Nature being nature, sometimes conditions can change at short notice. It’s a good idea to check this page ahead of your visit for any updates.

  • Great Otway National Park

    Seasonal road closures 2022

    Some roads in this park are subject to seasonal road closures. Seasonal road closures generally operate from after the long weekend in June through to the end of October, but may be extended due to seasonal conditions. Visit the seasonal road closures page for maps and more information.

    Lifejackets Required For Rock Fishers from March 1, 2022

    A two-year trial of new laws that require rock fishers to wear a lifejacket at high-risk locations will commence on 1 March 2022.
     
    For Great Otway National Park this includes:
    • Artillery Rocks, west of Lorne
    • The rock platform opposite Sheoak Falls, south of Lorne

    This factsheet includes maps of the affected areas.
     
    Fines apply if you don’t wear a lifejacket at these sites.
     
    To find out more, visit Victorian Fisheries Authority 

  • Aire River West Campground (Great Otway National Park, Aire River Heritage River)

    Aire River West campground- winter site closures

    Due to wet conditions sites 17 to 40 (known as "the flats") at the Aire river West campground will be closed until November 1st 2022. 

  • Aire River East Campground (Aire River Heritage River, Great Otway National Park)

    Aire River East Campground - winter closure

    Due to unseasonably wet weather the Aire River East campground will be closed until November 1st 2022. Site are available at the Aire west campground

  • Southside Day Visitor Area (Great Otway National Park)

    Access Restricted at Southside Beach

    A large section of Southside Beach has access restricted due to landslip and rockfall risk and has an exclusion zone in place.


    Do not enter exclusion zone 10m from base of cliff.
    Access can only occur at lower tides, please plan your walk and stay on the beach accordingly.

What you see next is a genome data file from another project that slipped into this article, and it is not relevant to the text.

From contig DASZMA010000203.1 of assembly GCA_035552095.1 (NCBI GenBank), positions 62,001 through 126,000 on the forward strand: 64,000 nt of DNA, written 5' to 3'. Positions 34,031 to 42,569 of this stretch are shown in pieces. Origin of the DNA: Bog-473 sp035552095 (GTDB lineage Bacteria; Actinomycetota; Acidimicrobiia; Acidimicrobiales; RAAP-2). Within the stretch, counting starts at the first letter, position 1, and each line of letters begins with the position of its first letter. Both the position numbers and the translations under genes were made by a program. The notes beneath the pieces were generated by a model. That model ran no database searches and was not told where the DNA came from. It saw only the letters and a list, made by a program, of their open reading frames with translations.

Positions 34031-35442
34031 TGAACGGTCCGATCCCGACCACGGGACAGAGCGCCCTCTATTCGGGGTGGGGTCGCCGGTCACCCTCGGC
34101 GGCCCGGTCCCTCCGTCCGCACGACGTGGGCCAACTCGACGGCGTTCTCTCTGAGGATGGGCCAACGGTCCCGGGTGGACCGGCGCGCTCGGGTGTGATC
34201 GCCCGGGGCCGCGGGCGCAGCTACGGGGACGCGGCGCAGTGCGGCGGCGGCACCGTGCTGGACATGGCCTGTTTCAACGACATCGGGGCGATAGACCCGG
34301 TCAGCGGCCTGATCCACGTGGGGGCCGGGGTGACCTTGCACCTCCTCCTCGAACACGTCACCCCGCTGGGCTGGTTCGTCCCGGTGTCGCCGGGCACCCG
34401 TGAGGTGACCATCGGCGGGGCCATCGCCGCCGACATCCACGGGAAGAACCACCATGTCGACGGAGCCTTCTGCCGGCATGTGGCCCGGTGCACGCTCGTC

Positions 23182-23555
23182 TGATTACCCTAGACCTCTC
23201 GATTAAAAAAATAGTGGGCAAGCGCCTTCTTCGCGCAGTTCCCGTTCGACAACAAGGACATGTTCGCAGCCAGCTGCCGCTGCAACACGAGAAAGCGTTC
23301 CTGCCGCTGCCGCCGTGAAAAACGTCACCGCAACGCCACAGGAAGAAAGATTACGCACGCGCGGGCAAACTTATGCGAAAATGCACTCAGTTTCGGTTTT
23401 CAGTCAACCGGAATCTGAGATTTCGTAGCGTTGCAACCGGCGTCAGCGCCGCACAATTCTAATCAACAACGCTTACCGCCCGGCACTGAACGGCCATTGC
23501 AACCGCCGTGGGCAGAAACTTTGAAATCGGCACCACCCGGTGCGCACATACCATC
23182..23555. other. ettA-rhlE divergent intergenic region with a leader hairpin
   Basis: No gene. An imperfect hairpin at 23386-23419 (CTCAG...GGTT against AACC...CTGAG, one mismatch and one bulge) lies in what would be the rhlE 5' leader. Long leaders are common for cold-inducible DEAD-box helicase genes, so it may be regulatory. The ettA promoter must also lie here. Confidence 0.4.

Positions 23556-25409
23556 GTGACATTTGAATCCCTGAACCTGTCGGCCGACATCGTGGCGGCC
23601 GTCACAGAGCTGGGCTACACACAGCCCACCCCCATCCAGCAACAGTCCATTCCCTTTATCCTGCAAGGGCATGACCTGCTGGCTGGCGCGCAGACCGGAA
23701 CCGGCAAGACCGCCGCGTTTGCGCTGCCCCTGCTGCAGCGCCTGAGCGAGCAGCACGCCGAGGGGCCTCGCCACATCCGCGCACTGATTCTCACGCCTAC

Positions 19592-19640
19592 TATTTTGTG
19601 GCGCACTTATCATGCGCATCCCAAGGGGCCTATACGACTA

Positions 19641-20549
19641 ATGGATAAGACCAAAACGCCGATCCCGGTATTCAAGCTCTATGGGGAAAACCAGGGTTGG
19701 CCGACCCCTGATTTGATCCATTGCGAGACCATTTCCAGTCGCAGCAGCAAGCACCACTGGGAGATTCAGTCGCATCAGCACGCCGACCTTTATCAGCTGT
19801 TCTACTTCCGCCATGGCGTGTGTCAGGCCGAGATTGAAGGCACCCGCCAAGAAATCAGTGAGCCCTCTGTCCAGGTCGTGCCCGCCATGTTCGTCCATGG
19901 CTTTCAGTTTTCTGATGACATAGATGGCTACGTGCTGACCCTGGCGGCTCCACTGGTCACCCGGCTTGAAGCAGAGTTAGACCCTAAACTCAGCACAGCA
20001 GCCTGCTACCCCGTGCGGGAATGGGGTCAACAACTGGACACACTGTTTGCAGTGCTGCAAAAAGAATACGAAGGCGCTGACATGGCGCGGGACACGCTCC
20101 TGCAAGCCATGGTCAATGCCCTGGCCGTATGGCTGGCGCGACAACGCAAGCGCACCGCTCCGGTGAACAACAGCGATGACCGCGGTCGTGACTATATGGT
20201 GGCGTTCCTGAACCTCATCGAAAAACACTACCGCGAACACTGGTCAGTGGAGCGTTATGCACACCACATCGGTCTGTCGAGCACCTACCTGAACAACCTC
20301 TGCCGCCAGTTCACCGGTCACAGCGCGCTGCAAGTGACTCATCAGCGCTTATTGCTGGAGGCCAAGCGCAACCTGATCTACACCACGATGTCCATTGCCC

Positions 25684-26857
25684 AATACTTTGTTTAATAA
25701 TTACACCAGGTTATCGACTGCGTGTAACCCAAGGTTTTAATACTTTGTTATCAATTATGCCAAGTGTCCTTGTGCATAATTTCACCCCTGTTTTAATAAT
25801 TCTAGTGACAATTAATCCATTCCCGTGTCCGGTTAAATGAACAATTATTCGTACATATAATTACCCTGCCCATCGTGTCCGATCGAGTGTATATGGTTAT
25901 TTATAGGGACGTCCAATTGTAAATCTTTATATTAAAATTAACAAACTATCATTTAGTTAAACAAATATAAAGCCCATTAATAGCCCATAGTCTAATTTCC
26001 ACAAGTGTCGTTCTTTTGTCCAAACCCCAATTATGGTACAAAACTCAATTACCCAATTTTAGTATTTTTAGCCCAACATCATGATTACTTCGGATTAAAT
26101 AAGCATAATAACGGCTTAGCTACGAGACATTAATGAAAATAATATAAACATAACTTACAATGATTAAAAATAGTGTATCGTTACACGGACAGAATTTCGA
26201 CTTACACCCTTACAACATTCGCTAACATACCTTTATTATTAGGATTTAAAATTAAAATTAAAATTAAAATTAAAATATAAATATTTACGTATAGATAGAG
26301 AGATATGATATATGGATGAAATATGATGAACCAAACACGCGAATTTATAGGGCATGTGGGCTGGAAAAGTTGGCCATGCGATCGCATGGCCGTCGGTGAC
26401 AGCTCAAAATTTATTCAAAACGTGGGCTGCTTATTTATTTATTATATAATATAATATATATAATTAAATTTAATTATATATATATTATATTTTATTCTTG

Visitors must take note of the signage in place.

    Landslips and rockfalls are unpredictable and can occur without warning at any time. Like all coastal environments, these cliffs are subject to dynamic weather events and are prone to cracking, erosion, landslips and rockfalls.







  • Notices Affecting Multiple Sites

    Access restricted at Jarosite Headlands between Point Addis and Southside Beach

    A 450m section of beach at Jarosite Headlands (between Point Addis and Southside Beach) has restricted access with an exclusion zone in place as follows:

    DO NOT ENTER exclusion zone 35 metres from base of cliff.
    DO NOT STAY stationary within 35-50 metres from base of cliff.

    Access can only occur at low tide.  Please plan your beach walk accordingly.

    Visitors must take note of the signage in place.

    Landslips and rockfalls are unpredictable and can occur without warning.  Like all coastal environments, these cliffs are subject to dynamic weather events and are prone to cracking, erosion, landslips and rockfall.






Tours and adventure experiences in parks

One of the best ways you can get into nature is with a Licensed Tour Operator.

There are more than 400 Licensed Tour Operators across Victoria who are ready and waiting to help you experience and connect with Victoria’s spectacular parks and waterways.

Discover more than 60 different types of nature-based experiences including hiking, mountain biking, boating, four-wheel driving, indigenous culture tours, birdwatching, surfing, diving and so much more. 

Licensed Tour Operators know all the best places to go and will plan and prepare your visit to ensure you are safe and can enjoy your nature-based adventure to the fullest.

Find a Licensed Tour Operator